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New Suffolk police supply deal could fund equivalent of 60 officers

PUBLISHED: 09:39 18 March 2019 | UPDATED: 09:39 18 March 2019

The police procurement deal means Suffolk Constabulary should be able to make savings in the price it pays for items such as police cars, uniforms and tasers. Picture: LUCY TAYLOR

The police procurement deal means Suffolk Constabulary should be able to make savings in the price it pays for items such as police cars, uniforms and tasers. Picture: LUCY TAYLOR

A deal has been inked by Suffolk police over its supply chain which could save the force £3million a year - enough to fund 60 police officers.

Tim Passmore, Conservative Suffolk Police and Crime Commissioner said he anticipated 10% savings. Picture: SARAH LUCY BROWNTim Passmore, Conservative Suffolk Police and Crime Commissioner said he anticipated 10% savings. Picture: SARAH LUCY BROWN

Suffolk Police and Crime Commissioner Tim Passmore on Friday announced the procurement deal Suffolk Constabulary had struck with six other police forces and PCCs to allow them to take advantage of bulk buying discounts.

The partnership will improve the ability to secure the best deals and generate discounts on supplies on everything from squad cars and tasers to uniform and stationery.

Mr Passmore said he was expecting cost savings on procurement of 10% per annum – around £3m – which is the equivalent of funding 60 officers for a year.

“This is potentially an exciting opportunity,” Mr Passmore said, following the Suffolk Police and Crime Panel meeting where he presented the latest updates to representatives from each council.

“The overall savings we would hope to see is in the region of 5-10%.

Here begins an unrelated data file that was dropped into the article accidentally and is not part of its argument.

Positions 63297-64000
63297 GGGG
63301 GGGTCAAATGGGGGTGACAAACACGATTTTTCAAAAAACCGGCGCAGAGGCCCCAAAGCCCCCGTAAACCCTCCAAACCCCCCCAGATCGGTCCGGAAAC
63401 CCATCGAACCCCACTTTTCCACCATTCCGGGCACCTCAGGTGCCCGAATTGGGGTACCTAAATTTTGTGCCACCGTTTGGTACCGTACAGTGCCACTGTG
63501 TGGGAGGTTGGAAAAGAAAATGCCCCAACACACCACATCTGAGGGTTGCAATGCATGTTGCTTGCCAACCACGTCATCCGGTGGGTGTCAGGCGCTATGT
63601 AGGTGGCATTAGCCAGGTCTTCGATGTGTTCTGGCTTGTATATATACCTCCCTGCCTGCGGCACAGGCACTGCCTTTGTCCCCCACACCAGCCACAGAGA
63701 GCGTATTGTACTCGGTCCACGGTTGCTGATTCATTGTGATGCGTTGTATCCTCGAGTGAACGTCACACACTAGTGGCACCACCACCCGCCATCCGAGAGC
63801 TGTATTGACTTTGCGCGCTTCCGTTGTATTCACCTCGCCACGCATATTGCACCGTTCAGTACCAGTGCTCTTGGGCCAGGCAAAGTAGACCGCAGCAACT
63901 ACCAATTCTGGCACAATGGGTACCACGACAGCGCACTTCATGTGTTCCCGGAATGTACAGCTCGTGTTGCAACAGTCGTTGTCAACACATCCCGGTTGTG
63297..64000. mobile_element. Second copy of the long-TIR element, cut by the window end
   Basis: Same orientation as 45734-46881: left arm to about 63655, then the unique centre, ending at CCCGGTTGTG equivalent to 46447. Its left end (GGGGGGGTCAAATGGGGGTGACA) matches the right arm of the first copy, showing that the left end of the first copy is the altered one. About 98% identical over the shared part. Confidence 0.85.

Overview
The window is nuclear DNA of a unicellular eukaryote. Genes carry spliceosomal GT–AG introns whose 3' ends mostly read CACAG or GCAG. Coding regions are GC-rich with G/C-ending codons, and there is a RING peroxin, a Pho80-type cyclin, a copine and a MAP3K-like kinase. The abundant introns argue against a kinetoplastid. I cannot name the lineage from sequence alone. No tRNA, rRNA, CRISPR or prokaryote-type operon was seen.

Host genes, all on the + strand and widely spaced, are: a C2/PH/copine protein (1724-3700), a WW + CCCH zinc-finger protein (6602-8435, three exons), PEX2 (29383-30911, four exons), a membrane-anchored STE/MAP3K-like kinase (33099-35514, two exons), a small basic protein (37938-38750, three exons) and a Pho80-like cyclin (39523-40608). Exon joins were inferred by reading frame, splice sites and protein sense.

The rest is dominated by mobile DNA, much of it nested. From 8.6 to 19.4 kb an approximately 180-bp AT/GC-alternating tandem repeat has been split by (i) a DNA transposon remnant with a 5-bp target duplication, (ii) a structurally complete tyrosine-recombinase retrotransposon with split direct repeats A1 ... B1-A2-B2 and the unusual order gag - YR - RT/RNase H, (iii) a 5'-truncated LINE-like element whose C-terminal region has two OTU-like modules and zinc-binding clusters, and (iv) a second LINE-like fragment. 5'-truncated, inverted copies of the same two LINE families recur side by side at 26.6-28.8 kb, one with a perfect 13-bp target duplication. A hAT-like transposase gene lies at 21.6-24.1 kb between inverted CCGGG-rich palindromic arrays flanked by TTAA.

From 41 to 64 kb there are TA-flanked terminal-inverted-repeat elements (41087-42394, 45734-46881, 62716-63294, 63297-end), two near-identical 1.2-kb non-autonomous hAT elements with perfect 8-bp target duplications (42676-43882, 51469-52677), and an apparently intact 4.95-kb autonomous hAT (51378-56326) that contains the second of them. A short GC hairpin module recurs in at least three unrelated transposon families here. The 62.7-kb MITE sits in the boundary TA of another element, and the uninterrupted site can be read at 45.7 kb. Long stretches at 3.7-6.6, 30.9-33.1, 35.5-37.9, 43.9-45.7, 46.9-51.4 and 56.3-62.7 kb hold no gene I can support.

“If we are able to save in the region of £3m a year that’s the equivalent of another 60-odd officers.

“The art of procurement to me is about price, that’s certainly important, but also what we mean by best value, the quality of that and the social and economic impacts of what we are buying.”

Mr Passmore said it would bring long term benefits, and allow police forces that were stretched on resources to secure better deals.

It marks the first major announcement from the seven forces collaboration launched in 2015, completed by Essex, Norfolk, Bedfordshire, Cambridgeshire, Hertfordshire and Kent police forces.

Mr Passmore said his office had submitted a consultation response as part of the government’s comprehensive funding review, as part of a bid to secure fairer funding, but warned that there were no guarantees of any immediate change.

“For this year there is no change in position from central government funding, which is a great shame,” he said.

“We need to put the case to government that if we had the funding, this is what we can do.”

It is understood that Suffolk is the second lowest funded force in the country.

Councillor Mike Chester, St Edmundsbury Borough Council representative on the Police and Crime Panel, said the committee should write to MPs lobbying for fairer funding as “a matter of urgency”.

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